Local Police Reports

FBI: Former CME Group Software Engineer Indicted for Alleged Theft of Globex Computer Trade Secrets


Chicago-(ENEWSPF)- A former senior software engineer for Chicago-based CME Group, Inc., was indicted today for allegedly downloading and removing computer source code and other proprietary information while at the same time pursuing business plans to improve an electronic trading exchange in China. The defendant, Chunlai Yang, who was arrested in July, was charged with two counts of theft of trade secrets in an indictment returned by a federal grand jury, announced Patrick J. Fitzgerald, United States Attorney for the Northern District of Illinois, and Robert D. Grant, Special Agent in Charge of the Chicago Office of the Federal Bureau of Investigation.

Yang, 48, of Libertyville, was released on a $500,000 secured bond following his arrest on July 1 after being charged in a criminal complaint. He will be arraigned on a date to be determined in U.S. District Court. The indictment seeks forfeiture of computers and related equipment that were seized from Yang.

“This case is an excellent example of how law enforcement and corporations can work together to protect trade secrets. CME Group brought this matter to the attention of federal authorities and fully cooperated with the investigation. Economic espionage is a crime that effects both the interests of corporations and our national interest in protecting intellectual property. We will continue to working collaboratively with the private sector to investigate and prosecute trade secret theft,” Mr. Fitzgerald said.

According to the indictment, Yang began working for CME Group in 2000 and was a senior software engineer at the time of his arrest. His responsibilities included writing computer code and, because of his position, he had access to the software programs that supported CME Group’s Globex electronic trading platform. Globex allowed market participants to buy and sell exchange products from any place at any time. The source code and algorithms that made up the supporting programs were proprietary and confidential business property of CME Group, which instituted internal measures to safeguard and protect its trade secrets.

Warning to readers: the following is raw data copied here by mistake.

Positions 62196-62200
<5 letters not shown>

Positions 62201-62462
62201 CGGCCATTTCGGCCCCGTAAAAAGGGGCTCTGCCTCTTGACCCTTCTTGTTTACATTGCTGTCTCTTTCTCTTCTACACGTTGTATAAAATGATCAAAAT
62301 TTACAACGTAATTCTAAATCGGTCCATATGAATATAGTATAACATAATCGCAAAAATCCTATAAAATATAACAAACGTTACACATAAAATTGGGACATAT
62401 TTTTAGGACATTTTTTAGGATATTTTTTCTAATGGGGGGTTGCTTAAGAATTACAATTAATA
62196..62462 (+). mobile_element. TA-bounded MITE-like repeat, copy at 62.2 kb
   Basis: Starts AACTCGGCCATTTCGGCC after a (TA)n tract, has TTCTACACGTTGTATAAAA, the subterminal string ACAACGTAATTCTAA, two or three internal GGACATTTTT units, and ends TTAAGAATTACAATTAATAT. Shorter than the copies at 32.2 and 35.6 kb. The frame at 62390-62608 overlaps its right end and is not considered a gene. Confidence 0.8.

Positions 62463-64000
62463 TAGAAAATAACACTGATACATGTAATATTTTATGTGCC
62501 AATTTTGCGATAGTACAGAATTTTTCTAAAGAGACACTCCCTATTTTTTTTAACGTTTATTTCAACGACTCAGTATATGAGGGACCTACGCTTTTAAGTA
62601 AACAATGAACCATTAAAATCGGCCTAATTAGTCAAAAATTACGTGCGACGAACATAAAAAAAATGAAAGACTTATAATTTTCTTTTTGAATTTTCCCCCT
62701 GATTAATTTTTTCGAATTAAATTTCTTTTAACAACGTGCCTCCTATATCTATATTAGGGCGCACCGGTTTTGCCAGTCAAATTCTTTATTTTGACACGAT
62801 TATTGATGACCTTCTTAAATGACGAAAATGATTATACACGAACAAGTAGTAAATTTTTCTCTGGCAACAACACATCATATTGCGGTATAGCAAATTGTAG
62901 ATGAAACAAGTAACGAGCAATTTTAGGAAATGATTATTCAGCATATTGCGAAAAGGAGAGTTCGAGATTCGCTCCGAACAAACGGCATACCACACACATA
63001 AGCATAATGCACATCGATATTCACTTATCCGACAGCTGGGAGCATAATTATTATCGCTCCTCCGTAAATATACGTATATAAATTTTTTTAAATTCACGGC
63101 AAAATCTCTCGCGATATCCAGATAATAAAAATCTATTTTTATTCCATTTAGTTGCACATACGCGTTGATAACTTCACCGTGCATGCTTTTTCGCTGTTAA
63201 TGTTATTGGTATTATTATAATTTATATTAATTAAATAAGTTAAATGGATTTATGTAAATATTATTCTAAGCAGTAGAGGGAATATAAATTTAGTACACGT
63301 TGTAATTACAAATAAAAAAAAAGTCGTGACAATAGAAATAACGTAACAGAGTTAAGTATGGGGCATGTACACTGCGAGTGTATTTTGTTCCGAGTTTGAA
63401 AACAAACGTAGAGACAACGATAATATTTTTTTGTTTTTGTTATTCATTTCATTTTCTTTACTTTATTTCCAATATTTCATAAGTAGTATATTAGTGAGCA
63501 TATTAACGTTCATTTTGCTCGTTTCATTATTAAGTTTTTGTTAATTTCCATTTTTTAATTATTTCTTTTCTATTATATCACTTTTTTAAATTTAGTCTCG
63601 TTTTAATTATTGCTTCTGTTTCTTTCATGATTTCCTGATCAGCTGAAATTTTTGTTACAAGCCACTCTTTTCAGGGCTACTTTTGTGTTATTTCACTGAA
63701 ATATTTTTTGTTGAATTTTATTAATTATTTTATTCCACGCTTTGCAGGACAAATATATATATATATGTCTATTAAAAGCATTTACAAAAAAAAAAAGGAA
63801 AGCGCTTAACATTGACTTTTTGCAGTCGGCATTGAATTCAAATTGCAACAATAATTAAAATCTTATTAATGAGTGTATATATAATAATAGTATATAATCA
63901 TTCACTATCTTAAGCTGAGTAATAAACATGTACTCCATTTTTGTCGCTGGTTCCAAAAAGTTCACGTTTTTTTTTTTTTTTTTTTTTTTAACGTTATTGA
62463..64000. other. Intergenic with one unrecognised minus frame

Between Dec. 8, 2010, and June 30, 2011, Yang allegedly downloaded more than 1,000 computer files containing CME computer source code from CME’s secure internal computer system to his CME-issued work computer; he then transferred many of these files from his work computer to his personal USB flash drives; and then transferred many of these computer files from his USB flash drives to his personal computer located at his home. During the same time, Yang also downloaded and printed numerous CME internal manuals and guidelines describing how many of the computer files that comprise Globex operate and how these computer files interact with each other, the indictment alleges.

Yang and two unnamed business partners, identified as Individuals A and B, allegedly developed business plans to form a business referred to as the Tongmei (Gateway to America) Futures Exchange Software Technology Company (Gateway), with the purpose of increasing the trading volume at the Zhangjiagang, China, chemical electronic trading exchange (the Zhangjiagang Exchange). The indictment alleges that Yang was to become Gateway’s president, and he allegedly engaged in contract negotiations on behalf of Gateway with the Zhangjiagang Free Trade Board for Gateway to provide computer source code to the Zhangjiagang Exchange.

Yang allegedly expected that Gateway would provide the Zhangjiagang Exchange with technology to allow for high trading volume, high trading speeds, and multiple trading functions. To help the Chinese exchange attract more customers and generate higher profits, Gateway proposed to expand the capabilities of Zhangjiagang’s software by providing customers with more ways of placing orders; connecting the exchange’s database storage system and matching systems; rewriting the trading system software in the JAVA computer programming language; raising the system’s capacity and speed by modifying communication lines and structures; and developing trading software based on the FIX computer coding language, the indictment alleges.

CME Group has fully cooperated with the investigation.

Each count of theft of trade secrets carries maximum penalty of 10 years in prison and a $250,000 fine. If convicted, the court must impose a reasonable sentence under the advisory United States Sentencing Guidelines.

The government is being represented by Assistant United States Attorneys Barry Jonas and Paul Tzur.

The public is reminded that an indictment contains only charges and is not evidence of guilt. The defendant is presumed innocent and is entitled to a fair trial at which the government has the burden of proving guilt beyond a reasonable doubt.

Source: FBI.GOV


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